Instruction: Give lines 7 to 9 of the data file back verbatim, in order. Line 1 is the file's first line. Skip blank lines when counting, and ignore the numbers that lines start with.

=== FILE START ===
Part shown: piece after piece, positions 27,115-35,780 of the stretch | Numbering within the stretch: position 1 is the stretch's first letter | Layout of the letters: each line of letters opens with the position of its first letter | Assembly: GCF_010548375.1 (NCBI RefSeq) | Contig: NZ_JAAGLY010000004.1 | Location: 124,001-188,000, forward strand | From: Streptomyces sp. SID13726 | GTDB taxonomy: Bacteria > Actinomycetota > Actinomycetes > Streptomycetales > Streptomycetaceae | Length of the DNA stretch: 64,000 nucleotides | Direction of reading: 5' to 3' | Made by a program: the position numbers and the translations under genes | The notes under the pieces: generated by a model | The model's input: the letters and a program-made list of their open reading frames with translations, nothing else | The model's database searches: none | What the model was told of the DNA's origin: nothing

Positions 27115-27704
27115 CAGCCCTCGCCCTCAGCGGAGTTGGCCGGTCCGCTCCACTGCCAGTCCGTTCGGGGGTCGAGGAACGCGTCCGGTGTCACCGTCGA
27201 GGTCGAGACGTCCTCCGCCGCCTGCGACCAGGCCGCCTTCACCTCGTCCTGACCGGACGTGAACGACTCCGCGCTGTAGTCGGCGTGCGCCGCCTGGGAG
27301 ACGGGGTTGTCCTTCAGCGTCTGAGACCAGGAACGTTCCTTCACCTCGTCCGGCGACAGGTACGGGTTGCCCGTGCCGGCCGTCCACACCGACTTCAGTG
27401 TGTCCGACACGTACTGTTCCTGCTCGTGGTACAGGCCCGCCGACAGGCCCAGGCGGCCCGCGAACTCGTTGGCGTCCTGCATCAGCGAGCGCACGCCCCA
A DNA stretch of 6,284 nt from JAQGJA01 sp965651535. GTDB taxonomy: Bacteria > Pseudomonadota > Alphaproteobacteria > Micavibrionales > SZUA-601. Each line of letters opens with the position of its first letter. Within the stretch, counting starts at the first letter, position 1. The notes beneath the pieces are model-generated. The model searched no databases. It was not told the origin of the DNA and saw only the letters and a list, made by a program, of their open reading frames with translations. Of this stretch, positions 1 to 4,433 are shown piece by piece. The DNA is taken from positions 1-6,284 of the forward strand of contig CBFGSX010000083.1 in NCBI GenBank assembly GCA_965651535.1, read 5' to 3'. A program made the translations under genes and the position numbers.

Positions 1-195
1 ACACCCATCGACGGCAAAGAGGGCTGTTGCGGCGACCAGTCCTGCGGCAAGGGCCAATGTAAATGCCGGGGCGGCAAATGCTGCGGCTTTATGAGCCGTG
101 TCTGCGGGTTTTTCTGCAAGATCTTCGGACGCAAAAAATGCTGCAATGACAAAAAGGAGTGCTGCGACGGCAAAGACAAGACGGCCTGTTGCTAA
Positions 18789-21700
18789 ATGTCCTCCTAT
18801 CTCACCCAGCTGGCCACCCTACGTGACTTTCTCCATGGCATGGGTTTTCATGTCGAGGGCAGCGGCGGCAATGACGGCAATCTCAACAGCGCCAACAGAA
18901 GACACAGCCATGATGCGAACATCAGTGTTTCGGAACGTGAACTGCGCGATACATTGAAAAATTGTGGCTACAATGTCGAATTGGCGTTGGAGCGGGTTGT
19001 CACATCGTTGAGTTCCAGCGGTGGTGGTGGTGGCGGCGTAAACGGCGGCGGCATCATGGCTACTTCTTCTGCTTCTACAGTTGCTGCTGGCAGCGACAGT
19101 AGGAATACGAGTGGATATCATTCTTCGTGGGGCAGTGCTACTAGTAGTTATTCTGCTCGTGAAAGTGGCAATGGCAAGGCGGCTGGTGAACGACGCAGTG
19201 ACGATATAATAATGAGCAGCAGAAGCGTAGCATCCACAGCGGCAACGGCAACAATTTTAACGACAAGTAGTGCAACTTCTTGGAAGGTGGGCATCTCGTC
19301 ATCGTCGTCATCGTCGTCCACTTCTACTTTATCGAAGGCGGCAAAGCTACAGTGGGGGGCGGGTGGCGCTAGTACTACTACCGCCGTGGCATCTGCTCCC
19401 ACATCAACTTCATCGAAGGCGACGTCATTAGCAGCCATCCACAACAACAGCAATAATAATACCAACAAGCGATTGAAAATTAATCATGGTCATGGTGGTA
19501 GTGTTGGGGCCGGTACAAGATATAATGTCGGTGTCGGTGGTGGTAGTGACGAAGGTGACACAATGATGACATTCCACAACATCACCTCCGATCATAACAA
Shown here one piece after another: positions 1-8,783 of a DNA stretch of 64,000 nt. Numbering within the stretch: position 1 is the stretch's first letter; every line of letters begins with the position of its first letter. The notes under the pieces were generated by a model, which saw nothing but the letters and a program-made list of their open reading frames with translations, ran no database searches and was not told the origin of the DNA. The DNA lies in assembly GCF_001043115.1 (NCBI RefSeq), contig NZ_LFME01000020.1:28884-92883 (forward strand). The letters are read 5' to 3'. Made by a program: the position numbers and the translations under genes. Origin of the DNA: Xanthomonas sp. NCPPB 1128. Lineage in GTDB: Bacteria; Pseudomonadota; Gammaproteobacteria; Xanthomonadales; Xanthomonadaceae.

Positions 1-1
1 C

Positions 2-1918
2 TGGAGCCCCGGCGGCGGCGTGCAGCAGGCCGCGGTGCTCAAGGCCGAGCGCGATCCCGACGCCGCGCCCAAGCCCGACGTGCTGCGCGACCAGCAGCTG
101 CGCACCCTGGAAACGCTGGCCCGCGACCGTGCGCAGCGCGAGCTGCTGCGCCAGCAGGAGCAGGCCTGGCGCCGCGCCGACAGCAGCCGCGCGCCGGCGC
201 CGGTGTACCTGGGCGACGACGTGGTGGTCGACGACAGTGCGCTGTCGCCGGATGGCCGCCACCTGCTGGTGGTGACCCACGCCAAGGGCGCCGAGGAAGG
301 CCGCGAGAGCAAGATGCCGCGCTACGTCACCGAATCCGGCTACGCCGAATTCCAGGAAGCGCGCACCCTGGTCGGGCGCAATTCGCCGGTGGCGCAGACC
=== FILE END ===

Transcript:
A DNA stretch of 6,284 nt from JAQGJA01 sp965651535. GTDB taxonomy: Bacteria > Pseudomonadota > Alphaproteobacteria > Micavibrionales > SZUA-601. Each line of letters opens with the position of its first letter. Within the stretch, counting starts at the first letter, position 1. The notes beneath the pieces are model-generated. The model searched no databases. It was not told the origin of the DNA and saw only the letters and a list, made by a program, of their open reading frames with translations. Of this stretch, positions 1 to 4,433 are shown piece by piece. The DNA is taken from positions 1-6,284 of the forward strand of contig CBFGSX010000083.1 in NCBI GenBank assembly GCA_965651535.1, read 5' to 3'. A program made the translations under genes and the position numbers.

Positions 1-195
1 ACACCCATCGACGGCAAAGAGGGCTGTTGCGGCGACCAGTCCTGCGGCAAGGGCCAATGTAAATGCCGGGGCGGCAAATGCTGCGGCTTTATGAGCCGTG